The book is very easy to read and understand. It's been written in such a way that I think even someone with no experience programming games will be able to pick it up and soon be able to create a simple 3D game.
In addition to the OpenGL coverage, the coverage of DirectInput and DirectSound is some of the best I've ever seen. The chapters on special effects and physics were of particular interest, as were the chapters on engine design and the final creation of a game.
Whether you're just getting interested in game programming, or have been doing it for a while but don't know OpenGL, you need this book.
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33 of 35 people found the following review helpful By Amazon Customer on January 2, 2003
Format: Paperback
This book covers a broad range of game programming areas, with specific sample code provided both in print and on a CD.
What the book cover and abstracts fail to emphasize is that despite the "OpenGL" in the title, this is a rather Microsoft Windows specific book in many aspects. A considerable portion of it is spent talking about Windows specific APIs like DirectSound, and most of the examples use Windows event handling. It's probably hard to avoid the former issue, as there are no platform independent APIs for high quality sound, but many of the examples would not have suffered from being written using GLUT event handling.
Overall, the book is written in a sensible style that may be more accessible to some readers than the "official" OpenGL manuals. However, the areas that I had independent knowledge on (Math and Physics), I noticed numerous mistakes and sloppy reasoning, which may or may not extend to the areas that I can't verify independently.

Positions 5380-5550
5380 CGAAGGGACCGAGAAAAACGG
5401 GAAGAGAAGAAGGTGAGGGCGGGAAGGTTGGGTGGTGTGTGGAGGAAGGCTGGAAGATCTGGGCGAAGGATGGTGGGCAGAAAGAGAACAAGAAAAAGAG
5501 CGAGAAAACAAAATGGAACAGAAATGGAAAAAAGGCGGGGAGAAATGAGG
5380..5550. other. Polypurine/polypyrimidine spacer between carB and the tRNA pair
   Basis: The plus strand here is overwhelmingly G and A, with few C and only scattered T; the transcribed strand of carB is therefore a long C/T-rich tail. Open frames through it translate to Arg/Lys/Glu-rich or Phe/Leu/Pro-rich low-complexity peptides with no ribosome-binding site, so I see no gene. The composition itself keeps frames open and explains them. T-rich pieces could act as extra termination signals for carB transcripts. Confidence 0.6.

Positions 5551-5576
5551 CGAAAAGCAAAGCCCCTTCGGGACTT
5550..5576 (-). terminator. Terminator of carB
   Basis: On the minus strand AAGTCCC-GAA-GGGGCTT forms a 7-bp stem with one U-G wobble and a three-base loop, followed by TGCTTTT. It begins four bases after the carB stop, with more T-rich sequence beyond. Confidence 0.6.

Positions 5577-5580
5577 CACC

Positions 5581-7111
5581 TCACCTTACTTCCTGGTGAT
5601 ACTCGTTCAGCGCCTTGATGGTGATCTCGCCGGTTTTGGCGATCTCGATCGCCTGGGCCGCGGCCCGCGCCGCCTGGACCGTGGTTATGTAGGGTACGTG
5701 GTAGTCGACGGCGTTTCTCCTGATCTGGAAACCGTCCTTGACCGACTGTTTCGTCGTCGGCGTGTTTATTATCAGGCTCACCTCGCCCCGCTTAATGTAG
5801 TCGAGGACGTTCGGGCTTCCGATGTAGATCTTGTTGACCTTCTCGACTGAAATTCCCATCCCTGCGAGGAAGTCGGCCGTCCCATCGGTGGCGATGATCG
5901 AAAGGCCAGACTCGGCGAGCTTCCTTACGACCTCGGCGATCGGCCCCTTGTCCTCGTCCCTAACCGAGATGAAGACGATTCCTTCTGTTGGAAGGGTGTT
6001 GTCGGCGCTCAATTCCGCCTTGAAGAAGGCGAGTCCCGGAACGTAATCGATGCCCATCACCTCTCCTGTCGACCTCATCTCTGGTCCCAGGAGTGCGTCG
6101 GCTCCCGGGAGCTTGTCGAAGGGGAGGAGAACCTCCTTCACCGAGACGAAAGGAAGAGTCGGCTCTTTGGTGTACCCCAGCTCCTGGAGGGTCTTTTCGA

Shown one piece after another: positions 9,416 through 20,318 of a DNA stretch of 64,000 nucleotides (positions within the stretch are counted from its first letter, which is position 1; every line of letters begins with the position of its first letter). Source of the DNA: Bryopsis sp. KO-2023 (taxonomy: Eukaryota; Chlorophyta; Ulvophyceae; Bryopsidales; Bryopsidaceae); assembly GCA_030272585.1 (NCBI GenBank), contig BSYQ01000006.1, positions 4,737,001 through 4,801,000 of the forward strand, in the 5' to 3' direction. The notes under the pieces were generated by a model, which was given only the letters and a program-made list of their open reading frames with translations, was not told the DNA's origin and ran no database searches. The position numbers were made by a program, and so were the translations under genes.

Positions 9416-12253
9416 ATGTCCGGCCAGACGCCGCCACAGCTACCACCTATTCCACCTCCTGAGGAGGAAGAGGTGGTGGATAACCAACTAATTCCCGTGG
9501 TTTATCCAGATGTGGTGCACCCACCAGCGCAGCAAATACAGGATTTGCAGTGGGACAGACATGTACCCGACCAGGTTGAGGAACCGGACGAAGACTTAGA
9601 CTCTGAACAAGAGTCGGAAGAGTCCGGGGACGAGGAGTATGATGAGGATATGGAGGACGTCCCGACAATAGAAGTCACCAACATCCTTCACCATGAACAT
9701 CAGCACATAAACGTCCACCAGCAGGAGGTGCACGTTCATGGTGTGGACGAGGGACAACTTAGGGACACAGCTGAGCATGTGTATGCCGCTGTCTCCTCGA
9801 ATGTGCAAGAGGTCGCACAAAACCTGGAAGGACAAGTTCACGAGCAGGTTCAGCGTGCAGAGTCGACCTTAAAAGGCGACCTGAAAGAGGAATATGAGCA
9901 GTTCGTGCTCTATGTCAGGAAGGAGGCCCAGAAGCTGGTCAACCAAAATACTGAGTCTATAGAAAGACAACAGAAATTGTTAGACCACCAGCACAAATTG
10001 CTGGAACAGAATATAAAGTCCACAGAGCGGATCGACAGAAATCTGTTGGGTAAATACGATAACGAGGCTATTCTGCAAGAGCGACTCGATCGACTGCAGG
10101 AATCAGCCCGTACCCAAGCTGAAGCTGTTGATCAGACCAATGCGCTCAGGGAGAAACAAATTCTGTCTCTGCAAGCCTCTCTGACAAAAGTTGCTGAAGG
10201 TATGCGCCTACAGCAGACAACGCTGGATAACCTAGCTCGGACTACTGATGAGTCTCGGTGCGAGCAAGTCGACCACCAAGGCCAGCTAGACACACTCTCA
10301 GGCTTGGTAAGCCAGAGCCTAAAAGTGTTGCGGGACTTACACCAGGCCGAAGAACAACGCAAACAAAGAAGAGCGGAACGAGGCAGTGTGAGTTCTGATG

Not overly valuable to me as a non-Windows programmer who has read the "official" tutorial volume, probably quite a bit more valuable to a Windows based programmer with little prior OpenGL experience.
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29 of 33 people found the following review helpful By Mark J. Kilgard on August 4, 2001
Format: Paperback
Finally, a book on OpenGL programming specifically for games! This book fills an important gap in any OpenGL programmer's bookshelf. Some of the most popular 3D games for the PC, most importantly Id Software's Quake series of games, use OpenGL as their 3D rendering interface. Now programmers that want to learn about OpenGL game programming have a place to begin.
This book explains OpenGL in the context of other PC programming interfaces such as DirectInput and DirectSound. It also explains practical game-oriented programming tasks such as loading animated Quake2 models.
Recent OpenGL features such as multitexturing are also explained. Multitexturing is really important for dynamic game lighting effects and extra realism.
While other books such as the OpenGL Programming Guide and Reference Manual explain the OpenGL API in more detail, this book explains OpenGL in the specific context of game development on the PC.